• Class of distribution
• Dollar allocation by quarter
• Trade: distribution (slotting), out-of-stock, trade
promotion allowances (TPA)
• Consumer: shelf display, dispenser, price versus free,
near-pack, on-pack**, in-pack for next purchase,
product bonus, accrual, tie-in (affinity), continuity
• Competitive review.

*Many marketers lose valuable sales, as much as 10 percent,

because they’re out-of-stock on the shelves. Proper store
merchandising and sufficient customer ordering are the
responsibility of the sales department.
**Instantly redeemable so that the consumer takes it off the
package and gives it to the checker for immediate credit.

38 A M E R I C A N A S S O C I AT I O N of A DVE R T I S I NG A G E N C I E S
Additional Programs
11 T H E M A R K E T I N G P L A N O U T L I N E

Publicity and Public Relations

Position your publicity and public relations firm as a strate-
gic partner to your advertising agency. The PR program
should mirror your marketing plan, with strategies tailored
appropriately in terms of press kits, editorial liaison, fea-
tures, talk shows, events, press tours, trade show activities,
speakers bureau, promotions, and guerilla marketing.

Also, no corporation should be without a crisis communi-

cation plan (remember the Tylenol package tampering, the
Firestone Tires recall, and the Exxon-Valdez disaster).

Financial public relations targeted to stock market analysts,

brokers, and shareholders completes the public relations
activities of most large companies.

Multicultural Targets
Often treated as a stepchild, there’s the issue of multicultur-
al versus intercultural. Do advertisers need separate ethnic
market agencies? Should the large “general” agencies’ staffs
reflect all major cultures and should they provide all work
for all segments? Our American mixing pot is changing the
landscape with many segments (Hispanic, Asian, African-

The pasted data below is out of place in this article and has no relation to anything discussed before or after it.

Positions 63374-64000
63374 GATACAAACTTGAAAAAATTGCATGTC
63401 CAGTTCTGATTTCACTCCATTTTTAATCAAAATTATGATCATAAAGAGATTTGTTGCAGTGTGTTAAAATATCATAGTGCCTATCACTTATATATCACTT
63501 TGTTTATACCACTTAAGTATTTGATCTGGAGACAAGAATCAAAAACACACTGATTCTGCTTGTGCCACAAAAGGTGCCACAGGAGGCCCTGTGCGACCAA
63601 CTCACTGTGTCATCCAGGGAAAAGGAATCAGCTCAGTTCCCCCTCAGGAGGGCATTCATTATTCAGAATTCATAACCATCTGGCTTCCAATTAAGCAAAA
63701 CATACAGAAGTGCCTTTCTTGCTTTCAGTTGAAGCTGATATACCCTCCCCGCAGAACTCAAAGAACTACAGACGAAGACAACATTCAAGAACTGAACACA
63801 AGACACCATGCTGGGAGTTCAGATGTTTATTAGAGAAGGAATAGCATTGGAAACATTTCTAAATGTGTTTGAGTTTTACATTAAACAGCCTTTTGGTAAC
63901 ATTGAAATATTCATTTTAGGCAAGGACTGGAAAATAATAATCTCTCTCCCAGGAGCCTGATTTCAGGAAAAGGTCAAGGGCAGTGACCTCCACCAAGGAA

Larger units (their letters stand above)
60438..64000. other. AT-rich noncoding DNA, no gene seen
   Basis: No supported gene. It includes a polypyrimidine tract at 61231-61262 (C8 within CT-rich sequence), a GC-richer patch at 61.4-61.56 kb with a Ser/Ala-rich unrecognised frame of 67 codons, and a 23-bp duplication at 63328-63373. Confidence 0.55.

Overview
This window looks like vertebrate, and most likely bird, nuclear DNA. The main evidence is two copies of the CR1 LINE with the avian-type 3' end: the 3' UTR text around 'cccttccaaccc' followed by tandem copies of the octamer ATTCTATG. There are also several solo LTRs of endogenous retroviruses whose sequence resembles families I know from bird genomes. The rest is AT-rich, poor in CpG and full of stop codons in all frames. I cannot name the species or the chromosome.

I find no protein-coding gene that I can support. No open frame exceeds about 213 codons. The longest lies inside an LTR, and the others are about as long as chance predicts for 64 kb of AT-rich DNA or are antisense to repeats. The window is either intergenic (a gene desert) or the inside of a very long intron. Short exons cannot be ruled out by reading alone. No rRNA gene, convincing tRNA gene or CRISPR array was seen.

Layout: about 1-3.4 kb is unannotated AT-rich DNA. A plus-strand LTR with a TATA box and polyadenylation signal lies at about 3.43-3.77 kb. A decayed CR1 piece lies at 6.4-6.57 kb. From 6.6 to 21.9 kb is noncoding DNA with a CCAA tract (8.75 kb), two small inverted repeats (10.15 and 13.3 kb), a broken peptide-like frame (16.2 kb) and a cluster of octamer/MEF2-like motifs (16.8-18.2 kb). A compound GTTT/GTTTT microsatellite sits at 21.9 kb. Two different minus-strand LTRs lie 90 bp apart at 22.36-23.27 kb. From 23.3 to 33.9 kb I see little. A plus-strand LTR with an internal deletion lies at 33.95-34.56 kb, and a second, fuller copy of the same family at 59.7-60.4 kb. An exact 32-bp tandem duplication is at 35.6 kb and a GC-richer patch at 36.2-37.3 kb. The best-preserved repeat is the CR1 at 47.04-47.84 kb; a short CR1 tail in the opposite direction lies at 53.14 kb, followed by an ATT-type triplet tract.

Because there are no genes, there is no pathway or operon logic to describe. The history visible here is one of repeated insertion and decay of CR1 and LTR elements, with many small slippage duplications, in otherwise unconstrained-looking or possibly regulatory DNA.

American, Pacific Islanders, Native-Americans etc.) bringing
more and more consumer clout to the marketplace.

Targeting multicultural audiences is a subject unto itself
outside the parameters of this book. However, despite
acculturation, special language and value appeals should
be considered.

Channels-of-Influence Programs (Gates Versus Endusers)

There are many examples of “specifiers” versus “users”
(a.k.a. “gates”). The most obvious example is the children’s
market, where the “nag” factor compels parents to purchase
products for their children. Architecturally specified prod-
ucts, financial services and CPAs, and physicians and phar-
maceuticals illustrate the need for gate strategies.

Sales Support, Merchandising

Do not forget the Sales Department in your marketing plan.
These are the troops (e.g., sales managers, the advertiser’s
own regional and local sales persons, manufacturer’s repre-
sentatives, and commission brokers) who bring the message
to the distributors and dealers. Without distribution, there is
no marketing. Keep these publics informed of all marketing,
media, new product, and promotion activities, and arm
them with sales aids and collateral to merchandise your plan
to the trade.

Customer Service
Responsive, crisp customer service has become a major mar-
keting hot button, especially in concert with direct, Web,
and e-commerce transactions, including warranty services.
Don’t over-automate; keep the electronic communication
simple and have customer-service personnel accessible to
relieve potential caller frustration. This includes filing insur-
ance claims, tracking orders, handling performance com-
plaints, providing advice, and the like.

40 A M E R I C A N A S S O C I AT I O N of A DVE R T I S I NG A G E N C I E S
Do you remember the days when domestic automobile
dealership customer service was completely blasé, and the
excellent import companies such as Mercedes-Benz,
Toyota, Honda, and Nissan were putting their U.S. coun-
terparts to shame? All of that has changed. Go to a General
Motors dealership today. Loaner cars on warranty work …
free bath … a nice lounge … morning paper … bagel …